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Nepal earthquake 2015

Gallery: a photographer’s tribute to Nepali quake survivors' strength and resilience

Images shot by a witness to the earthquake that devastated Nepal in April 2015 show the disaster’s impact on disabled people and their determination to rebuild lives

PUBLISHED : Thursday, 19 November, 2015, 12:01pm
UPDATED : Saturday, 21 November, 2015, 2:11pm

The earthquake that hit Nepal in April 2015 devastated the country, leaving in its wake more than 500,000 homes destroyed or damaged, over 8,500 people dead and tens of thousands injured. More than 65 per cent of the people injured during the earthquake suffered fractures and 12 per cent suffered spinal injuries. With statistics from before the earthquake indicating that somewhere between 7 and 10 per cent of the population in Nepal was already living with a disability of some form, an even higher proportion of the population is now in need of assistance, yet unable to fully access many services.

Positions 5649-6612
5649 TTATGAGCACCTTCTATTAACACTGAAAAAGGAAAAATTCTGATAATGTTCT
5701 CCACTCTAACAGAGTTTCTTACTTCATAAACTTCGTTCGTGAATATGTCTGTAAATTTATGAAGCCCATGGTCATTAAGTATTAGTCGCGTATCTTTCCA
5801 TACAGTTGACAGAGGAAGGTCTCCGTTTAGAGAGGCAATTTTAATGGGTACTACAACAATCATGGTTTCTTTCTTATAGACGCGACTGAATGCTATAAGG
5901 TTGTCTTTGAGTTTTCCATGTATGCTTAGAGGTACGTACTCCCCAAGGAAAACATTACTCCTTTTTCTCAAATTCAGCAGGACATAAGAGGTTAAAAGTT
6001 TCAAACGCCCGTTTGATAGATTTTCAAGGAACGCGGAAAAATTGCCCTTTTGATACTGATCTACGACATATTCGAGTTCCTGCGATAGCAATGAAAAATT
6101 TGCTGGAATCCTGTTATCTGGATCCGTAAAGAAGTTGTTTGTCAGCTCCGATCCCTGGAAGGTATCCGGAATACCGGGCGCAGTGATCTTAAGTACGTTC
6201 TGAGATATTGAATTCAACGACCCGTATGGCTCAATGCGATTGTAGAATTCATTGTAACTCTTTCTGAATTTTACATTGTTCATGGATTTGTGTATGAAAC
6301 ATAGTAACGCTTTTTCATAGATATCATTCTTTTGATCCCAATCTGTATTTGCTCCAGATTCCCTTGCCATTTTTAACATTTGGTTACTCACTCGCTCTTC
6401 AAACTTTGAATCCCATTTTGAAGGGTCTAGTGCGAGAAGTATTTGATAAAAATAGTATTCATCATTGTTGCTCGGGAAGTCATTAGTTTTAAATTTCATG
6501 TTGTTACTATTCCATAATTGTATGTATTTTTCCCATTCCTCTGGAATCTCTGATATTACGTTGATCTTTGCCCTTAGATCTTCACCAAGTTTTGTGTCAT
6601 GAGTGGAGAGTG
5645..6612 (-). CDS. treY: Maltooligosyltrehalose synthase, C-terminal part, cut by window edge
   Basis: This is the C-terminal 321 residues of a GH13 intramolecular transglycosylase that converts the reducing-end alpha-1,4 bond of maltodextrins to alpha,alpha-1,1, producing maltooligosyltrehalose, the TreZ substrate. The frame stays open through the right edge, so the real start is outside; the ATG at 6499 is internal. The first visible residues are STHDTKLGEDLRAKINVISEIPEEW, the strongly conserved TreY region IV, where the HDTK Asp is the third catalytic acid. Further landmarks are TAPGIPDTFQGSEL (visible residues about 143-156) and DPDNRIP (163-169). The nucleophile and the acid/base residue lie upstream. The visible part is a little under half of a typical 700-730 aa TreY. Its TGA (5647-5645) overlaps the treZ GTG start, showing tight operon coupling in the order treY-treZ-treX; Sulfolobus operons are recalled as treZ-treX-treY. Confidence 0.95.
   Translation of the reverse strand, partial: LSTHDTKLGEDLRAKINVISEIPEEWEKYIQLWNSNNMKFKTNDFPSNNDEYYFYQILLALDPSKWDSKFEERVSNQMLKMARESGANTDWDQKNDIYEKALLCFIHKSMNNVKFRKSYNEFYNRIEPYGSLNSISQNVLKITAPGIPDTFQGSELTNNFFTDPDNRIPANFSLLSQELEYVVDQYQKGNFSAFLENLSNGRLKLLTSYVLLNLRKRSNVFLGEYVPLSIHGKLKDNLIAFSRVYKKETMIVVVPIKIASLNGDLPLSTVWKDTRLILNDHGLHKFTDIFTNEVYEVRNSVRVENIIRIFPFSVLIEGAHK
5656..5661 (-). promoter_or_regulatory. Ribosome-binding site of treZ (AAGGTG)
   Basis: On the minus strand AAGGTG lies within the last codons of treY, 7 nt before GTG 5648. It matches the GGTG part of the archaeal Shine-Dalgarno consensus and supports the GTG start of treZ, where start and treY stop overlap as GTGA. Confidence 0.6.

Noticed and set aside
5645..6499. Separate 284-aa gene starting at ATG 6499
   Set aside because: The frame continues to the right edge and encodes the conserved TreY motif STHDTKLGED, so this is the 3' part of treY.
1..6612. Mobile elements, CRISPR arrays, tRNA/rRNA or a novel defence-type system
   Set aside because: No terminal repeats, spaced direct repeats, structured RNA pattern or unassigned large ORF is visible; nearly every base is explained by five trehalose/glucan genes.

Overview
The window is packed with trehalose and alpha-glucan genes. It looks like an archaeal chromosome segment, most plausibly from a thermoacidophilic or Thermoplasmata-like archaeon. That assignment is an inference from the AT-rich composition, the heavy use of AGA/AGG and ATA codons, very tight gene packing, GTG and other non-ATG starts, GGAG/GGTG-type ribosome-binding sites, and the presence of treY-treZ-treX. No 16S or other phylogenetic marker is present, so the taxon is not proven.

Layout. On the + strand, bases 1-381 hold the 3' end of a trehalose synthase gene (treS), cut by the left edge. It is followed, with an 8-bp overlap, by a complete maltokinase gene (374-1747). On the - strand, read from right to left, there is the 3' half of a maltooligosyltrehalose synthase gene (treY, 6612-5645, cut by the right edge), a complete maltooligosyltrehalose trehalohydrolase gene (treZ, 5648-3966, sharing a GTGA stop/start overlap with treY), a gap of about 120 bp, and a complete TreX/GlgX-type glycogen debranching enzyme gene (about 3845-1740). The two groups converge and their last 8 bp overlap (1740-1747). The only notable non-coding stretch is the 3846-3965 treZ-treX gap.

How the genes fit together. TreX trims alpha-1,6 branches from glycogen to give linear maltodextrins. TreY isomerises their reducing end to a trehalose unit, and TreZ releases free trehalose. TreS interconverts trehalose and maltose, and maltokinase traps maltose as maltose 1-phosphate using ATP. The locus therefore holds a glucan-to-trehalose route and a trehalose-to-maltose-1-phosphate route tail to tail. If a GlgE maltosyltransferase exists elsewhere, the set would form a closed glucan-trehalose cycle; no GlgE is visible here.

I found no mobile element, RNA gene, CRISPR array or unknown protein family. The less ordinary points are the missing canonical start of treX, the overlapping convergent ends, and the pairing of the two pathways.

“Rebuilding Steps” is a photographic project focused not only on those newly handicapped people, whose plight has aggravated an already dramatic situation, but also on those already living with disabilities and how they survived. Working in collaboration with international and local organisations such as Medecins Sans Frontieres, the International Medical Corps and the Spinal Injury Rehabilitation Centre, local hospitals and other stakeholders, the project illustrates the impact of natural disaster on people with disabilities. It shows in both positive and negative ways the challenges they face during reconstruction.

“Rebuilding Steps”, currently being exhibited at the Photo Reporter Festival in Saint Brieuc, France, is the second part of a five-month project called “Endurance”. The photographs are a tribute to the strength and good humour of those who suffered the most before, during and after the earthquake. It’s a project that seeks to counter the discrimination that they suffer daily, and a call to rebuild the country in such a way as to make it accessible for everyone.